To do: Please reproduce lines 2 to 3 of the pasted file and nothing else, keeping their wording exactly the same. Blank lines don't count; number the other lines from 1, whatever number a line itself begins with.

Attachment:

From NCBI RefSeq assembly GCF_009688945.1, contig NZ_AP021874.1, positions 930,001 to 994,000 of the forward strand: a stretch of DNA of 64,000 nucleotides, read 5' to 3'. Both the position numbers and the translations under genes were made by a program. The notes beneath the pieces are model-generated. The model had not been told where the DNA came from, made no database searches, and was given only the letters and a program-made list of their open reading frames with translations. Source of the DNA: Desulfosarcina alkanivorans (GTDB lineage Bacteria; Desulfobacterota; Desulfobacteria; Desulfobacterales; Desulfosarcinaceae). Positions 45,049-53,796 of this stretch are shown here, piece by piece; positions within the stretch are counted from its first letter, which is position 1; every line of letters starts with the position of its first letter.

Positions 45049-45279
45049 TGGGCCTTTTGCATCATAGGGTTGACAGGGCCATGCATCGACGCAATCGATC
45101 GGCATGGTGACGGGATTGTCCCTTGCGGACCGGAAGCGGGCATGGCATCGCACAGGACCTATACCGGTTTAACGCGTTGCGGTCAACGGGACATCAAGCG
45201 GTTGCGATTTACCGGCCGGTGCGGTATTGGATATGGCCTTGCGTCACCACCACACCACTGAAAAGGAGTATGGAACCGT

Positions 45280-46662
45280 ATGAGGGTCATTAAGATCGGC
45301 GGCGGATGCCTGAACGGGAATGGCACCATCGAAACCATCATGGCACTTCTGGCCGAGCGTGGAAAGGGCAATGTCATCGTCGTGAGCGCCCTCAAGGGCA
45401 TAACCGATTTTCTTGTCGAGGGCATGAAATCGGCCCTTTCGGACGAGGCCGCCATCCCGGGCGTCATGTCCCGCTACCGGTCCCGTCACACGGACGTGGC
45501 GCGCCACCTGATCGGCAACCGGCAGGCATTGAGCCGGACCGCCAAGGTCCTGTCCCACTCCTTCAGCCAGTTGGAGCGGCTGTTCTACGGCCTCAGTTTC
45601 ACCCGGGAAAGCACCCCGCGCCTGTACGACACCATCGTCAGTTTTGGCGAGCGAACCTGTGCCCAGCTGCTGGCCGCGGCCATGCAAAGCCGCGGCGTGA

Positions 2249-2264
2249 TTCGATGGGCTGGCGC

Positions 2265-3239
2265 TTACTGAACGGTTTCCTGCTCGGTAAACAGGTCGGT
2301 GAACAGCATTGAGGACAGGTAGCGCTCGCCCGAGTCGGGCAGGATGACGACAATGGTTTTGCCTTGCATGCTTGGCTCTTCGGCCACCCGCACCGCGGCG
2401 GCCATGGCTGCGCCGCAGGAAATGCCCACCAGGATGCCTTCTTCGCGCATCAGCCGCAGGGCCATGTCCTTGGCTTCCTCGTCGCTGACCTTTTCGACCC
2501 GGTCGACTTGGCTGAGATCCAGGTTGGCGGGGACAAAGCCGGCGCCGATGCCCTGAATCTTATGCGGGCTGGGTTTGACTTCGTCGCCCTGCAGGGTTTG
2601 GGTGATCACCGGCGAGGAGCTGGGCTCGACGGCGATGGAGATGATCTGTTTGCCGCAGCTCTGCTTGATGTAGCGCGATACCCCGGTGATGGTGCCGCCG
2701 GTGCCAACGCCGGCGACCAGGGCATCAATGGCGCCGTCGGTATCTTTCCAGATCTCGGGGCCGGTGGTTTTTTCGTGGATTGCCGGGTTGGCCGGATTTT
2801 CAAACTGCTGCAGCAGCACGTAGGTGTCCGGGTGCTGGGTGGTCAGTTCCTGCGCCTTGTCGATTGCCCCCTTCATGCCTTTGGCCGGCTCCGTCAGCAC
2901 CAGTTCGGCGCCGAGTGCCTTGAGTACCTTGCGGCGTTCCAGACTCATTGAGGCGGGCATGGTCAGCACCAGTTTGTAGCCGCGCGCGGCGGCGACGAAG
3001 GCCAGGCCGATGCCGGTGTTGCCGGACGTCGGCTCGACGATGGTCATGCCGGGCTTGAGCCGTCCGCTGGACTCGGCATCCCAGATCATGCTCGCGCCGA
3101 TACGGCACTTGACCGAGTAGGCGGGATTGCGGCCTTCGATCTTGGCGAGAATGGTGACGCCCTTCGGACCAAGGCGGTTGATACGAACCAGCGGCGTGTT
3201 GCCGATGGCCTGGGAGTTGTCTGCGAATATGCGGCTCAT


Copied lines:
Positions 45049-45279
45049 TGGGCCTTTTGCATCATAGGGTTGACAGGGCCATGCATCGACGCAATCGATC